Another personal favorite of Schreifels’ here is “Missile Command,” a song that, significantly, emerged from a rehearsal jam, he recalls. “It really kind of focuses on Sergio’s whole motif in a very simple way. He and Alan just have this really kind of trademark groove, and I think that really sings on that one to me. I just felt like it’s a kind of song that is very us, but we hadn’t written it yet. So I’m really proud of that one.”
There are a total of 11 tracks on Distant Populations, and not one hits the four-minute mark. But you wouldn’t know it. The album is deep, brimming with substance, and thematically about as contemporary as it gets.
“Sonically, I think this album has a real urgency,” says Vega. “Something in the way that it was mixed. Partly it’s the mix that increased the urgency. But when I look at the song tracking, a lot of songs are under three minutes, right? And that creates a real sense of urgency as well.”
Appropriately, the urgency Vega speaks of reaches its crescendo in Distant Populations’ final track, “Rodan.” A throbbing, monolithic piece much in keeping with the album’s overall emotional landscape—and it is a gripping album closer—the track takes its name from the flying monster of late ’50s Japanese horror film fame.
“If you watch the news right now, it’s essentially a whole bunch of things that are going to scare the crap out of you,” says Schreifels. “And that’s the point of it. You know what I mean? Until they think of the new thing that’s going to scare the crap out of you. If Rodan beats his wings, you know, houses fall down and people die and get all crushed–but Rodan might have just saved you from some other shittier monster that’s really trying to do you harm.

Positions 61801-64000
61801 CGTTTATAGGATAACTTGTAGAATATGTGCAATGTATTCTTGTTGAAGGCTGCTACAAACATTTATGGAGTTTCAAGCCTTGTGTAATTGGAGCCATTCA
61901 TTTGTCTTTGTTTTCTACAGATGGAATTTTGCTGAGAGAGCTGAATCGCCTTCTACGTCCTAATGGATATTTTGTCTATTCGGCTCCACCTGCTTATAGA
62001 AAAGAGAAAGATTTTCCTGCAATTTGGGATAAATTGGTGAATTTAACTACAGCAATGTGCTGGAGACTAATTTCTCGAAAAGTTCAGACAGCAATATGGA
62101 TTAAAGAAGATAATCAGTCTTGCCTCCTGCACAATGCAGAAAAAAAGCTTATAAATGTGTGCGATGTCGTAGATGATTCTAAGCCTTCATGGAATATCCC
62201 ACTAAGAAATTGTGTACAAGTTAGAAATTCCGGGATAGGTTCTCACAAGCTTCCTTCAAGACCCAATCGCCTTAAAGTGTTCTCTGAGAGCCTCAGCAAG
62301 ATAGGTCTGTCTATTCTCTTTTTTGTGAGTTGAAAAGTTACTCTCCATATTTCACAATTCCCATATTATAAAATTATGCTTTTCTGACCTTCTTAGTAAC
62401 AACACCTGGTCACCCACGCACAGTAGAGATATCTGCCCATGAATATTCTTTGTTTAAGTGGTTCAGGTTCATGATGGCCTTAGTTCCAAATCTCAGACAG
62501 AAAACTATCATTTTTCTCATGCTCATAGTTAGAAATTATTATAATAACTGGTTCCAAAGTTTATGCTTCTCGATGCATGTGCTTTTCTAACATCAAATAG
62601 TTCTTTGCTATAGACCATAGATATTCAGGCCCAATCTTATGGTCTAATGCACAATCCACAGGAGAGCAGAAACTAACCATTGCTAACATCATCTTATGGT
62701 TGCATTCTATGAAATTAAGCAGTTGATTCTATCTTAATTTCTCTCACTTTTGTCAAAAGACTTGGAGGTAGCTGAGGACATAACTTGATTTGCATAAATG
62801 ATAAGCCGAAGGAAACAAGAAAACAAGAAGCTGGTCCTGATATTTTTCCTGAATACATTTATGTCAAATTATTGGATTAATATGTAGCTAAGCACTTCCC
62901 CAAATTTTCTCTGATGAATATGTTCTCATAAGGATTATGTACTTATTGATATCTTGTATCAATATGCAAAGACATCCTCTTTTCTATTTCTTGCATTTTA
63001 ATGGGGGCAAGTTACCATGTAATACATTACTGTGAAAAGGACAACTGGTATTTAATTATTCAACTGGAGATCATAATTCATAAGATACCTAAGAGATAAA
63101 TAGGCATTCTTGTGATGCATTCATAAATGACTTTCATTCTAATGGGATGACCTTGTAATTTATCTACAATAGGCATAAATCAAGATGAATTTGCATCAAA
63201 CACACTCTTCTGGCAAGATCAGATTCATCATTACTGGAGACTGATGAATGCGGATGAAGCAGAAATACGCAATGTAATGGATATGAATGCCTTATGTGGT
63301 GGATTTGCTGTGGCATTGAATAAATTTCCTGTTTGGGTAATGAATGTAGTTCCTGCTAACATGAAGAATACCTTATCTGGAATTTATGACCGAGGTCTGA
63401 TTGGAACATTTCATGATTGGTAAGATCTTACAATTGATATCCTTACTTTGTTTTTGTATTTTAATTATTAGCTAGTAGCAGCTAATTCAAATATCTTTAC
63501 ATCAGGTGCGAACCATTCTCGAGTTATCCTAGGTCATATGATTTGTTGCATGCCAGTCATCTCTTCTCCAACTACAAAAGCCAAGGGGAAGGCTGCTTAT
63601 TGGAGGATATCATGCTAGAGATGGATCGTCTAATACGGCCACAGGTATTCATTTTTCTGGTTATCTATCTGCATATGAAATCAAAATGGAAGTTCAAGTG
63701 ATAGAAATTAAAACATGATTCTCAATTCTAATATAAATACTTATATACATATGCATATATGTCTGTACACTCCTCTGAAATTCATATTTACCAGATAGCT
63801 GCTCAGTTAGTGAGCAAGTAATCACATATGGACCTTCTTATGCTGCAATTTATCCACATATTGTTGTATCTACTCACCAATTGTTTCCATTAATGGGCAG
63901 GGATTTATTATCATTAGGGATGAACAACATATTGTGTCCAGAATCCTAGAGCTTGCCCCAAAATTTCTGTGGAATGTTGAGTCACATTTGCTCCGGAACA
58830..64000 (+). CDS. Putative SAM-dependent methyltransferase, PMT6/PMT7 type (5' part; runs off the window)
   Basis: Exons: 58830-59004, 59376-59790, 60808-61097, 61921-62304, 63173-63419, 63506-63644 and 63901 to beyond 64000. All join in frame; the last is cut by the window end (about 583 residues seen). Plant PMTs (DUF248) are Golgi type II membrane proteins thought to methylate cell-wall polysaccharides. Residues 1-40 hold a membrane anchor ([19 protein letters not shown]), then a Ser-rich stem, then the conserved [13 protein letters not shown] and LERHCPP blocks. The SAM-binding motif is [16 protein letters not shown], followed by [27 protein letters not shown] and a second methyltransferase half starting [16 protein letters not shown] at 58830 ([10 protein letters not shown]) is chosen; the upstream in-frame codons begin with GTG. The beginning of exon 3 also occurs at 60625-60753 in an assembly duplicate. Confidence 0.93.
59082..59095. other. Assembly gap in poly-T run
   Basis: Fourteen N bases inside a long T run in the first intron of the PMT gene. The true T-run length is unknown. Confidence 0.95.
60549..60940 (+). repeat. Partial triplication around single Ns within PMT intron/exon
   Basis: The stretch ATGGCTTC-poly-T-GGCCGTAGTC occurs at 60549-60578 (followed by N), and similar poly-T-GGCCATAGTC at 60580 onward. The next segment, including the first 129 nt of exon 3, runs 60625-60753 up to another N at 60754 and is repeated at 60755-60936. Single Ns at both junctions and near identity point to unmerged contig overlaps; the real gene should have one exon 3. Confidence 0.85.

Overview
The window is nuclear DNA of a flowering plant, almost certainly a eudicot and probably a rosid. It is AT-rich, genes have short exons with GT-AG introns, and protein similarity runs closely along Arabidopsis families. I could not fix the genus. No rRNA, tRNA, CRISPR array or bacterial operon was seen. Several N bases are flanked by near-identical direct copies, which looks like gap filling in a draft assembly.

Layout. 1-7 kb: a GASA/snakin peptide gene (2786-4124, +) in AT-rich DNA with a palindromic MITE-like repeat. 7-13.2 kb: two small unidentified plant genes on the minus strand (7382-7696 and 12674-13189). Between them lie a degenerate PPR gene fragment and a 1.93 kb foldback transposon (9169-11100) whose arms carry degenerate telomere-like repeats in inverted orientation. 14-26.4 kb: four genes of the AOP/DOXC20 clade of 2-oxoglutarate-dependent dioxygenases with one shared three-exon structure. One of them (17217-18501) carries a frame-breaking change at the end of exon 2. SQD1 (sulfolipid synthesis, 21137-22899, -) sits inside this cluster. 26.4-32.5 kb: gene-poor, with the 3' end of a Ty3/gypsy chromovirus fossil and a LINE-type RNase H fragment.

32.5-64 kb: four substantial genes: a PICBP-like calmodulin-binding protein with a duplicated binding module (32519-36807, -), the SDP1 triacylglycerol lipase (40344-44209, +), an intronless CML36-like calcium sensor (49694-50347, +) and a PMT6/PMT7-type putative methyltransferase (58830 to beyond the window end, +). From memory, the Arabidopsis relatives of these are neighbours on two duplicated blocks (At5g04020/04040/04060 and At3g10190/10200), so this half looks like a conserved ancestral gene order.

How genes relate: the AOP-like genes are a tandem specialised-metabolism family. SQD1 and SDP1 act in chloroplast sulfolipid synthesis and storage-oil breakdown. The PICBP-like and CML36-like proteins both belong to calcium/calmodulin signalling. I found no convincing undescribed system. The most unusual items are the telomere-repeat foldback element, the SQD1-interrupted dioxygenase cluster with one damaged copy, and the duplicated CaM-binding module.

“So it’s trying to capture that feeling that I was feeling–not only in the macro of our modern time, that we live in right now, but also how it plays itself in your own lived experience, and how you’re affected by it in different ways, you know? And those were the feelings and concepts that were driving me–without wanting to be polemic about it, or getting into the nitty-gritty of, well, ‘Fuck Donald Trump.’ You know what I mean? These kind of issues. There’s a lot of people’s lives are being driven by these fears and, you know, I’m no exception.”
There may be a final irony in the title of Distant Populations. Practically speaking, that’s precisely whom Quicksand recorded it for: Listeners very far away. Not a single one of these songs has ever been played live onstage. The band has dates on hold for the fall, notes Schreifels, and fingers are crossed Quicksand will be out there performing very soon. They will likely be the most memorable shows of the band’s career.
“Meanwhile,” he adds, “we’re happy at this stage of the game. We’re excited for this record. And we want people to know.”